School is going on-line? What does that look like? How will be make this work…
by Ashley Morgan Soukup MA, LMFT
There is an old saying that goes something like, “At a dinner party, you don’t talk about politics and religion.” Who knew that in 2020 we would need to add “education” to that list. Nothing appears to be more polarizing, anxiety provoking, and controversial than deciding to send your child back to school this fall versus engaging in the virtual education option. For some, the decision has been made for them, and while they might not be happy about it, their next decision is how to navigate the “new norm” for the next nine weeks. For others, they are required to choose between two differing options based on the what is best for their child. Whether it has been posts and comments on social media, side bar conversations at the park, or even personal phone calls with friends and loved ones it is very clear that parents are scared. Scared of making the wrong decision, scared for the safety of their child, scared for their child’s emotional well-being, scared for their academic success in the future, and scared of being judged.
It is common knowledge that fear can induce increased anxiety and panic. When it comes to decision making, it is important to quiet the fear or the “noise” to make the most informed decision for your family. Here are some tips to assist in making the best decision for you and your child:
- If your school or county has already made the decision for you, do not get caught up in how you wish it could be different. Focus on what you can control and begin to make plans that best support your child within the circumstances you have been given. The idea of your child being educated virtually for much of the day may be daunting; focus on activities and extracurriculars that could safely keep them active and engaged during the non-structured, after school time. Plan events and outings on the weekends so they have something to look forward to. Encourage them to get outside prior to the school day to help “deplete the battery” before they have to sit for class time.
- Do not get caught up in the fear of others. It is understandable that people are scared and anxious right now, and while some choose to suffer in silence, others take to social media outlets or “venting sessions” to alleviate anxiety and tension. Anxiety has to go somewhere, so while the individual who is venting may feel better, you might assume their fear along with yours. Set very clear boundaries with others. Let your friends and loved ones know that while you appreciate their concern and worry, you have to focus on making the best decision for your family. What might work for you, may not work for others and that is ok!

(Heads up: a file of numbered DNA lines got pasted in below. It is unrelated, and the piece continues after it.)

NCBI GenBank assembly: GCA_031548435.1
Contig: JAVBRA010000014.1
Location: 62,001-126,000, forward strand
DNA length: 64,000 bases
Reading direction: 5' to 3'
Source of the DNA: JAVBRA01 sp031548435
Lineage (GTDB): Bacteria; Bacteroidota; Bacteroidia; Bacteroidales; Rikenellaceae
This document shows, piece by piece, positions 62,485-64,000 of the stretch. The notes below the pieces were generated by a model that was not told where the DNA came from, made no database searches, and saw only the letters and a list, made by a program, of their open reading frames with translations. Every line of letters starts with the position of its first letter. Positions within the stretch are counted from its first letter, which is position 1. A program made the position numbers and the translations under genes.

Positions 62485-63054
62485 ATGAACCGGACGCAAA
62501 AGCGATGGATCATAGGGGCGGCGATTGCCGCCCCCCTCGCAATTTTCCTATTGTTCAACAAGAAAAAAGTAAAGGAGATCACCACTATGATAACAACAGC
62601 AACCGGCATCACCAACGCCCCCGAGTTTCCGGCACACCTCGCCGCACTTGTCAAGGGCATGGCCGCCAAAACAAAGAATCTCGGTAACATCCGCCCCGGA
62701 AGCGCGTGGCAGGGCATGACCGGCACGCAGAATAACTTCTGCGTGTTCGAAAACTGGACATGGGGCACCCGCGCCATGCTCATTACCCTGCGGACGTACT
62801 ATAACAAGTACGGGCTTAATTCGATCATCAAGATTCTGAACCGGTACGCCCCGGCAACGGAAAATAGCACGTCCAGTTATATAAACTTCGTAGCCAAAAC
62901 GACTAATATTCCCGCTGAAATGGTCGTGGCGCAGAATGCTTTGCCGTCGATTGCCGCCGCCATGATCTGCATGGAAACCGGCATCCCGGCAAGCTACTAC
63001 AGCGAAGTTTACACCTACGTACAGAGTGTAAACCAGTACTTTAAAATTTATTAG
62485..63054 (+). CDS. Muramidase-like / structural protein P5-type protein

- Make a Pros and Cons list. This sounds very simple but writing down strengths and concerns can be very helpful when weighing a decision. It is also a great resource to refer back to and help provide clarity when you are feeling stressed and overwhelmed about a decision.
- Maintain a positive attitude when discussing the options with your child. Children are susceptible to the stress of their surroundings, and they are also very sensitive to change and transition. No matter what educational experience you choose for your child, remember to model a positive attitude and optimism for success. If you calmly present the experience as one that you both will get through together, your child will have a far better experience. On another note, set boundaries with your child. Adolescents in particular are entitled to an opinion about their schooling, but adults are far better equipped to consider the multitude of factors that make up this type of decision. They get an opinion, but the parent gets the final decision.
- Get creative. The good news regarding this pandemic is that we are learning to adapt as a community. If you are struggling to manage work and your child’s virtual education consider sharing time with friends or neighbors to help manage professional schedules and virtual learning time. Think “professional/educational job share”. If you are concerned with your child’s lack of recess, music and fine art opportunities consider enrolling in small group or virtual extracurricular activities. There are a plethora of ways to meet the needs of your child, it just might not look the way it once did.
- Communicate. While the world is emotionally charged, humanity has not lost its desire to help one another. Navigating your child’s educational journey and maintaining employment is incredibly stressful. Share your concerns with your employer. Express what you need to feel efficient at both home and work and couple these sentiments with plausible solutions. This principle also works when it comes to relationships. The change in structure of your child’s education changes the dynamic in your family. This might include shifting the division of household duties and family roles to provide everyone with more opportunities to reduce stress and explore individual interests.
It is absolutely normal to be experiencing feelings of anxiety around your child’s education as there are a multitude of unknown variables. Remember to focus on what you can control and set appropriate boundaries while seeking healthy communication with others. Above all else, children are resilient, and you are resilient. Trust yourself and your parenting abilities. With a positive attitude and a little creativity your family will get through this stage of change unscathed.